Environment and Diet
Diet and environment must be considered when the goal is a healthy equine with healthy hooves. Here you can see the pea gravel we brought in for the boys (our mules). Mud was a huge problem for us winter 2006/2007. Our barn opens to the north so we don't get much sunshine to dry it up. As a result, the mud stays around much longer. Loon Lake Sand & Gravel 4072A Highway 292, Loon Lake, Wa Phone: (509) 233-2401 are wonderful folks to work with. Judy is always friendly & helpful on the phone and Vern has delivered about 21 yards for us over the last month. We, (my husband Jessie) spread it out in their loafing areas, around the waterers, and the path out to the larger fenced area. As you can see the boys were eager to help. Pea gravel is small smooth edged pea size gravel. There are no sharp sides or points. It is wonderful for helping to develop a solid hoof with good structure. We have about 8 acres fenced for our two mules, but virtually no pasture. They have a rocky hill they love to climb and hang out on along with flatter ground to browse around.
Spring of 2008 we will be installing "tracks" for the mules to encourage more movement and self trimming of the hoof. This concept was brought to light by Jaime Jackson in his book Paddock Paradise - A Guide to Natural Horse Boarding. I encourage everyong interested in environment management purchase this book and figure out a way to implement "tracks" in your fenced area. Whether you have 1 acre or many, you can implement his concepts.
We feed timothy hay year 'round. We have begun a new supplement we're trying called Equine Challenge™ Grass. They also make an Equine Challenge™ Alfalfa and a Joint supplement. Check out the Equine Challenge™ page for more details. Fresh water of course is provided year round. We can't forget that our animals drink a lot of water in the winter months too.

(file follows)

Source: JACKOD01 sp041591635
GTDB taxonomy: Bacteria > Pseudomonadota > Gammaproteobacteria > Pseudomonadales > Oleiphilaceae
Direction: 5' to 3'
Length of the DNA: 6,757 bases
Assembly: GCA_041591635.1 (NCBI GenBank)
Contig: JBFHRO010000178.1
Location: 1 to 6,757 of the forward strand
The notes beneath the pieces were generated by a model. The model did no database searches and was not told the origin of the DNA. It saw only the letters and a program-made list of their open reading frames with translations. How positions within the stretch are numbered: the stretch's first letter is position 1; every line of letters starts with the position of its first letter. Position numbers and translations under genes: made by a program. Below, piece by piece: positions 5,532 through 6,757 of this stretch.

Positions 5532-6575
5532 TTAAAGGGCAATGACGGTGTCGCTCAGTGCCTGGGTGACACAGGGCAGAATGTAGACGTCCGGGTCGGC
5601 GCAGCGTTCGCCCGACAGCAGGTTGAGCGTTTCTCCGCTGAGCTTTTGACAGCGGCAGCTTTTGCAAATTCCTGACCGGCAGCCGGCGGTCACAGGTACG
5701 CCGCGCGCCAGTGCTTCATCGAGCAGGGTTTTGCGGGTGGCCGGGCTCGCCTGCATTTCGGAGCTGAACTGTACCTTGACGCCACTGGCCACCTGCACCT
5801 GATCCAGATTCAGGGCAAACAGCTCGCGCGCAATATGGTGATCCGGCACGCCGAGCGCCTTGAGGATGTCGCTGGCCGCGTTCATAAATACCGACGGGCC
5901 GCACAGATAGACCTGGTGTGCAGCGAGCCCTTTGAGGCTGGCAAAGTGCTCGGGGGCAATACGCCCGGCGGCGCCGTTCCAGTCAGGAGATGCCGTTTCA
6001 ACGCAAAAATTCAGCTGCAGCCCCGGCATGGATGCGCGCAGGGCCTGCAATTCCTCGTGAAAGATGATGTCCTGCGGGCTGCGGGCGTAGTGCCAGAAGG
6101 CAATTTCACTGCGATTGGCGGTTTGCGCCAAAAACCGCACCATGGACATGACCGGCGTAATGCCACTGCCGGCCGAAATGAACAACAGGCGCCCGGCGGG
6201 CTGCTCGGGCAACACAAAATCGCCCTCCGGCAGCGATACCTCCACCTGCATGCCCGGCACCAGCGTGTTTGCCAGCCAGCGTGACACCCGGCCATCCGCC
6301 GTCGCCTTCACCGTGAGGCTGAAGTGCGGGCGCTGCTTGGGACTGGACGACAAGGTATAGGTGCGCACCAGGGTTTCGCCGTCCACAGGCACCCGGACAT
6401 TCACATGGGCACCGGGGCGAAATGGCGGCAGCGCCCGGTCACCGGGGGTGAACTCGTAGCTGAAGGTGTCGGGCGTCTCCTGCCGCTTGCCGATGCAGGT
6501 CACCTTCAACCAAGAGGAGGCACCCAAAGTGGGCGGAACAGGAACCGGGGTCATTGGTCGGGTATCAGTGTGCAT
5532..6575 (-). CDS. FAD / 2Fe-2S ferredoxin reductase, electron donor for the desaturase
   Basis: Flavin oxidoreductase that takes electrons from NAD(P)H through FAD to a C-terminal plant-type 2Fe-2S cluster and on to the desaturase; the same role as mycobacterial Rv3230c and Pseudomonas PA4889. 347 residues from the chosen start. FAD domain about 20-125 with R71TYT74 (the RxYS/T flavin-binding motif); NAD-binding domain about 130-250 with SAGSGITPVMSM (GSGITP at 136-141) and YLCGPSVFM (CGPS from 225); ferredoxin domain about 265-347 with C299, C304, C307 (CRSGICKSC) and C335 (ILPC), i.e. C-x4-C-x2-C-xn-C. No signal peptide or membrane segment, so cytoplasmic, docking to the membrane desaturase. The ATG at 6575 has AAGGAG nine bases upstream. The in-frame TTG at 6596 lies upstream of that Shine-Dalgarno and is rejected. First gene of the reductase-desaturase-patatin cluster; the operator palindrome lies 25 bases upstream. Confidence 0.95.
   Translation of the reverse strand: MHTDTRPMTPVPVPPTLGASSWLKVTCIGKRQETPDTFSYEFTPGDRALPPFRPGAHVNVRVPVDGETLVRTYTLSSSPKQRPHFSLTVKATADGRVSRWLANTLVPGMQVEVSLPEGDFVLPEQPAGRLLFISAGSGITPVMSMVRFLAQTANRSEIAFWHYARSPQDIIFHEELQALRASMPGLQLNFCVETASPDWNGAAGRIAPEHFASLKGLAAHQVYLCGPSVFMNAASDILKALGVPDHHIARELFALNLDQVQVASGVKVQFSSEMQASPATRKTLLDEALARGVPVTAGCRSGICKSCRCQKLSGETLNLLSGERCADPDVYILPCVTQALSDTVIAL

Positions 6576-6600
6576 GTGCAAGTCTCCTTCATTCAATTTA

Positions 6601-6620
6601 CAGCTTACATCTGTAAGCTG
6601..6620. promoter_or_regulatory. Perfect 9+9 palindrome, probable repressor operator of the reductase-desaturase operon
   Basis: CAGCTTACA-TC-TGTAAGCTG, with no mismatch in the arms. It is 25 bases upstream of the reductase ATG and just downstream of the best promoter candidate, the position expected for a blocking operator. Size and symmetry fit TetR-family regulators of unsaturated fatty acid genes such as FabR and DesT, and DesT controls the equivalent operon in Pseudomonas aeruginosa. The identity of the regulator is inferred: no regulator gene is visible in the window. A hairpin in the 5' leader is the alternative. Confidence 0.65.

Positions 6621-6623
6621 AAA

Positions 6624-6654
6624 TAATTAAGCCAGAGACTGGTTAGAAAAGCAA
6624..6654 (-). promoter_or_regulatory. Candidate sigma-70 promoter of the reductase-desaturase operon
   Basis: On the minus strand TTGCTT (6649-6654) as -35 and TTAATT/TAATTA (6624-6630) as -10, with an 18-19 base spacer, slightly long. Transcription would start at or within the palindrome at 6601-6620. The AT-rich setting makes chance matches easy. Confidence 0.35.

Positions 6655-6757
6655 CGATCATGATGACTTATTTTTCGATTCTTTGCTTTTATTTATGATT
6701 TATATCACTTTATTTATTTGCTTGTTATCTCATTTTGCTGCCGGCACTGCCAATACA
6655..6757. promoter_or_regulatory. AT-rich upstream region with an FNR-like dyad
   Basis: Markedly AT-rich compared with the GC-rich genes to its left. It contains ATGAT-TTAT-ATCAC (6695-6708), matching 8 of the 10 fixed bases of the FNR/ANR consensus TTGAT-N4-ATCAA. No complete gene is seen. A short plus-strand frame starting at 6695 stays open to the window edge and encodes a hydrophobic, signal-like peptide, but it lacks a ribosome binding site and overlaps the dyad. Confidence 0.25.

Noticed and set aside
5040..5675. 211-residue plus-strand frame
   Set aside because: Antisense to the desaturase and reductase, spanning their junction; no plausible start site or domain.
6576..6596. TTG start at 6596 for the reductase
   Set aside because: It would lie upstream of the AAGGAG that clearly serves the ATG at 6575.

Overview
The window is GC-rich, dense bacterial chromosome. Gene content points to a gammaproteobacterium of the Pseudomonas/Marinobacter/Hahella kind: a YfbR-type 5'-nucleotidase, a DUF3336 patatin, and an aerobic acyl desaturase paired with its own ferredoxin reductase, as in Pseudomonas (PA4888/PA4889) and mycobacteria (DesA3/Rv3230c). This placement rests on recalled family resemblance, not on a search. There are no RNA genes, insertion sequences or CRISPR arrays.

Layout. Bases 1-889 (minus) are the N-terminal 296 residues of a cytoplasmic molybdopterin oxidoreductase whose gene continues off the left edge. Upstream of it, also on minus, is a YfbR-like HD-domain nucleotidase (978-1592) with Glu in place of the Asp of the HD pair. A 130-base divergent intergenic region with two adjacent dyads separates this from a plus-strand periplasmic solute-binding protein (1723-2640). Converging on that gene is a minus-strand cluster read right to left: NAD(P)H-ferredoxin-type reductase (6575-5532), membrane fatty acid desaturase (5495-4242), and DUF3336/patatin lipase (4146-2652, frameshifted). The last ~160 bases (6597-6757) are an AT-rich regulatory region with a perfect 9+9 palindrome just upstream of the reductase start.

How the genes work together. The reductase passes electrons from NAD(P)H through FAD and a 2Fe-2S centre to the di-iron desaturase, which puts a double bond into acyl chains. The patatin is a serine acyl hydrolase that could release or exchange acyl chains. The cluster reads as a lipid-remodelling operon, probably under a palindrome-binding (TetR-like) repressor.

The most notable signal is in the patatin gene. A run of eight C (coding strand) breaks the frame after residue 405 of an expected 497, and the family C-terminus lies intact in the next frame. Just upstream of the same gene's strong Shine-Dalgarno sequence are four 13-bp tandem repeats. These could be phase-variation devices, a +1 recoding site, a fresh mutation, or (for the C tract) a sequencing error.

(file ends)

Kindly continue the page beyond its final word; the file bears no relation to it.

Building adequate sole is more than just leaving it alone. Remember – it’s all skin, even the hoof. If the horse is lacking in nutrition or ill in some way, the organs are preserved while “skin” is left on its own.
Typically horses will stay thin soled until you’ve grown in a totally well connected wall. Ride in boots until then. Even if he’s sound, continue until the sole is thick and wall is grown in.
Beware of laminitis and founder in the spring and fall months. By the time you see the signs of lameness, damage has already been done. Call your equine vet first, then contact me. We can reduce the stress on the hoof wall due to flaring and excess growth, which reduces the amount of pull on the laminae and pain to the animal. For an acute attack, padded boots can also be provided to make your animal more comfortable during their recovery period.
Education for the Prevention and Treatment of Laminitis in Horses by Katy Watts. Her website has lots of valuable information. I encourage you to check it out and find out how to help prevent laminitis and founder.
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